technology that will hopefully in the years ahead develop a step-change in solar technology to go to a new form
of technology that enables the generation of solar power from material that is effectively embedded within a
sheet of plastic.

  The CHAIR — Is it like banknote printing?

    Mr BATCHELOR — It actually uses the note printing facility out at Craigieburn to print the material.
There are trials being undertaken — not of printing, because they have demonstrated they can do that, but what
its effectiveness is in various circumstances. The long-term application looks to provide it as a film that you
would provide over the top of building materials for roofs and walls or other large areas. It can be produced at a
fraction of the cost of PV panels. Hopefully this will provide the breakthrough to bring down the establishment
costs of solar generation.

   The CHAIR — I just wanted you to take on notice perhaps a clarification, as mentioned on page 4 of the
questionnaire, in regard to this program you have just talked about. You have given the committee the
approximate cost for renewable technology for wind generation, geothermal and large-scale solar. You did not
give us the cost per megawatt hour for small-scale domestic solar. Can you provide that to us?

    Mr BATCHELOR — I can. I will do that formally, but it is in the order of about $400 a megawatt hour. It
is the most expensive form of energy that is available here in Victoria. That is one of its disadvantages. That is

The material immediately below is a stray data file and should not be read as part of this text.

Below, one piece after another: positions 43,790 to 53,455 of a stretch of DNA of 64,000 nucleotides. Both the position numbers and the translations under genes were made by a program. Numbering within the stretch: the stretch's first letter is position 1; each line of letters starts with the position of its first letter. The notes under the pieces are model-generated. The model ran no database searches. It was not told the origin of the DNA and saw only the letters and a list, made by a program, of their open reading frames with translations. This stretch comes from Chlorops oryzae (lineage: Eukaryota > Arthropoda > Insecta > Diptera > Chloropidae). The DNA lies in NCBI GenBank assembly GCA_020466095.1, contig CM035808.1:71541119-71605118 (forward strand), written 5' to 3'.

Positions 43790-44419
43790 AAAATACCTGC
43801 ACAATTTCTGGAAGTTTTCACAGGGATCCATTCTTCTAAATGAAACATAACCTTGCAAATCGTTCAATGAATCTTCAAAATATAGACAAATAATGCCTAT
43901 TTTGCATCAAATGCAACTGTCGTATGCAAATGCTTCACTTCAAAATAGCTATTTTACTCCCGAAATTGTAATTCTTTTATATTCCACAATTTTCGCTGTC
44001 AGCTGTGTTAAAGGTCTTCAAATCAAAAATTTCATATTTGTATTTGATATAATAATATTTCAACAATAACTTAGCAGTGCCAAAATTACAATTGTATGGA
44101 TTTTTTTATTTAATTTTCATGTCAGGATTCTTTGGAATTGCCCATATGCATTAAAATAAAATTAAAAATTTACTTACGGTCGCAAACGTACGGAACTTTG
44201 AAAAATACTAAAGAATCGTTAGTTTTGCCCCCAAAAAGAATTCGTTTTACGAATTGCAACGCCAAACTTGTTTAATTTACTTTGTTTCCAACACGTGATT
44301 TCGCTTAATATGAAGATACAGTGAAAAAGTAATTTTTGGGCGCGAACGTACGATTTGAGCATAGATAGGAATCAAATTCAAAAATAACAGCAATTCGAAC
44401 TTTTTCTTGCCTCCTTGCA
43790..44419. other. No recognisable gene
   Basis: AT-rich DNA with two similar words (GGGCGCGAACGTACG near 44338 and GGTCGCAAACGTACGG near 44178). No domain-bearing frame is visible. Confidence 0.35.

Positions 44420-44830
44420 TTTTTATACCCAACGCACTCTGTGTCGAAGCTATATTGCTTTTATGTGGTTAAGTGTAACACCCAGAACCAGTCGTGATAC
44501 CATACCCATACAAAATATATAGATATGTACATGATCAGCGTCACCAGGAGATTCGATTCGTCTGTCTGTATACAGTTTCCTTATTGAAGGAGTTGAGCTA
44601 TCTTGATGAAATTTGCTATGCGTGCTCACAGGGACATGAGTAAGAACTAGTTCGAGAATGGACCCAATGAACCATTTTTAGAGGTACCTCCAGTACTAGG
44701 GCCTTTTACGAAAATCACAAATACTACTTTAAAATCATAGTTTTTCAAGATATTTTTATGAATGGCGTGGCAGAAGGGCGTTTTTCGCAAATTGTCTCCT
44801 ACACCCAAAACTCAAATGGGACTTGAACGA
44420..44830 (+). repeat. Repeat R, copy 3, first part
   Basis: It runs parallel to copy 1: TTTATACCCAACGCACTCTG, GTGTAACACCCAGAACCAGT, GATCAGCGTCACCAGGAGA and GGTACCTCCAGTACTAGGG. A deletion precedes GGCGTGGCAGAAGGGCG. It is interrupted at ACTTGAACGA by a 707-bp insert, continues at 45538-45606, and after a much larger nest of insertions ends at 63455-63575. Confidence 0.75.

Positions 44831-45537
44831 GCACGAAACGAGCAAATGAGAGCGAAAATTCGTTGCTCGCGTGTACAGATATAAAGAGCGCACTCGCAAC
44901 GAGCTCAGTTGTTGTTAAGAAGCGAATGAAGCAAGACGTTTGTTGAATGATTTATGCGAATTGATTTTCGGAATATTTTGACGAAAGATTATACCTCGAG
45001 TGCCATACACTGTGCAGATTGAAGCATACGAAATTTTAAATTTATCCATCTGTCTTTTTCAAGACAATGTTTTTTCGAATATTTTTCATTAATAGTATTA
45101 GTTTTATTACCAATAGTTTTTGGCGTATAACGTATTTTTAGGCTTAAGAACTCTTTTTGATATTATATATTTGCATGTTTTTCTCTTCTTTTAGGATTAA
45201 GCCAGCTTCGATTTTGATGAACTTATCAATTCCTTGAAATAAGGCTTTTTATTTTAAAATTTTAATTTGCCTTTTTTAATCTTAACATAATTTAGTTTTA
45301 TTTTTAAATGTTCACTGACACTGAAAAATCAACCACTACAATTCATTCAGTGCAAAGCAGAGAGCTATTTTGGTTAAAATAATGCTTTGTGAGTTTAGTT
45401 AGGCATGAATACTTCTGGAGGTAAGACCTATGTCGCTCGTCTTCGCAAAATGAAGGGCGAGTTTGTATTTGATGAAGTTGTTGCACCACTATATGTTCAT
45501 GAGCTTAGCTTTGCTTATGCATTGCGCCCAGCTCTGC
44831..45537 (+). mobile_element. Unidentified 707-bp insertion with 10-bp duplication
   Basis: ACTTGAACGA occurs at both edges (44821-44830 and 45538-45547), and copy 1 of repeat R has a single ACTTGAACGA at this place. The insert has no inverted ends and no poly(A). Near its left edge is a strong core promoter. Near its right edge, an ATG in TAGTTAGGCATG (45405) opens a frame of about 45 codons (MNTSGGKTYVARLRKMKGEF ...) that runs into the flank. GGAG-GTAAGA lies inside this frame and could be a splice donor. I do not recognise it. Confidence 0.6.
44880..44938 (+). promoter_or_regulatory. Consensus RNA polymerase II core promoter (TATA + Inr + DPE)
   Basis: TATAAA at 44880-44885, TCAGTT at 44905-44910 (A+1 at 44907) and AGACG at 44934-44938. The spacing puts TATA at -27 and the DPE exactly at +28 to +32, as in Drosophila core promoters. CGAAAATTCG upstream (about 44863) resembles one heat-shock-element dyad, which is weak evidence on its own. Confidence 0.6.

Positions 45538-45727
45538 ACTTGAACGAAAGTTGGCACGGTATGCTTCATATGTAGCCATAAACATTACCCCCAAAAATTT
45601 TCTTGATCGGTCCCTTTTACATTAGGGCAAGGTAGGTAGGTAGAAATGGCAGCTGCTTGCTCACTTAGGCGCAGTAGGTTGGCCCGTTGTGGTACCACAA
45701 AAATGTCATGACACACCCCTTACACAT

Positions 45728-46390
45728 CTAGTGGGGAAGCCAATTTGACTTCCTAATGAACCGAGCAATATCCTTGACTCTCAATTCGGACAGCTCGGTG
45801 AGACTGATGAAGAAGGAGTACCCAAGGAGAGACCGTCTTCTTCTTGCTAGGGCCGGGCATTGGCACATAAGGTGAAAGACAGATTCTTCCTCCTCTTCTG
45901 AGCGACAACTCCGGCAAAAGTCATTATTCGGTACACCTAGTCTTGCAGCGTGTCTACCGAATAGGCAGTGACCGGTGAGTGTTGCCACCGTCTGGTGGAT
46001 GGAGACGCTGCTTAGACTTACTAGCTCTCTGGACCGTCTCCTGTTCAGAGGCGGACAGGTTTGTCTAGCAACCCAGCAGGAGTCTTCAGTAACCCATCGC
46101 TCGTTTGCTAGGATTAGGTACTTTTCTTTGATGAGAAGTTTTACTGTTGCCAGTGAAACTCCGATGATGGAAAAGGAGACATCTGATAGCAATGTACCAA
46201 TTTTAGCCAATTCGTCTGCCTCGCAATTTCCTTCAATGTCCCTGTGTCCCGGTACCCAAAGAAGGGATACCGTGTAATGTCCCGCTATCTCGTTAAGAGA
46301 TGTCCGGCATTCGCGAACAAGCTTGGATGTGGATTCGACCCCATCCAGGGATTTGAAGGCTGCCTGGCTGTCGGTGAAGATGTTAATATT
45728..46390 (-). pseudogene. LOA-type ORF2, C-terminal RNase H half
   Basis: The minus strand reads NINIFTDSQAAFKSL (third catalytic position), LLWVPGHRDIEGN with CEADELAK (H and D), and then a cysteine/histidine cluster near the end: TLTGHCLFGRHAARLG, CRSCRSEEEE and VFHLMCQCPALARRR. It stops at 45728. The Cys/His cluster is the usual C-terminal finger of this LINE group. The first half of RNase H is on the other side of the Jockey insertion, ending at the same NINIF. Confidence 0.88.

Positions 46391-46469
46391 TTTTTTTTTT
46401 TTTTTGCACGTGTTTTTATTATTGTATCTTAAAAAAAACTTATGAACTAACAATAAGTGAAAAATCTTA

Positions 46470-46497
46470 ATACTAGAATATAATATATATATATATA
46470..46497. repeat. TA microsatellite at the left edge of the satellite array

why we have put money into this research and development to try to produce this step-change in the

   Mr WELLS — I would like to refer you to budget paper 3, page 203, bushfire mitigation cutbacks and the
government’s goal of encouraging best practice behaviours in the energy industry and your slides about future
challenges. I also refer you to recent media reports that the government in 2005–06 rejected proposals by
Powercor and SP AusNet to underground powerlines in fire-prone areas and increase vegetation clearance
around powerlines. I also refer you to a media release issued by your predecessor on 20 February 2006 in which
he disclosed that he had written to the ESC appeals panel opposing the funding that the power companies had
sought in order to carry out this work and claimed credit for the rejection of this funding.

19 May 2009                       Public Accounts and Estimates Committee -- Batchelor                                4
Why did the government decide to intervene to put pressure on the independent appeals tribunal? Was the
Treasurer involved in deciding to oppose this funding? Was this decision made because the government gave a
higher priority to being able to boast about power price reductions than it did to protecting Victorian lives?
What are you doing during the estimates period to find out and make public what went wrong and to make sure
that government interference like this which puts Victorian lives at risk never happens again?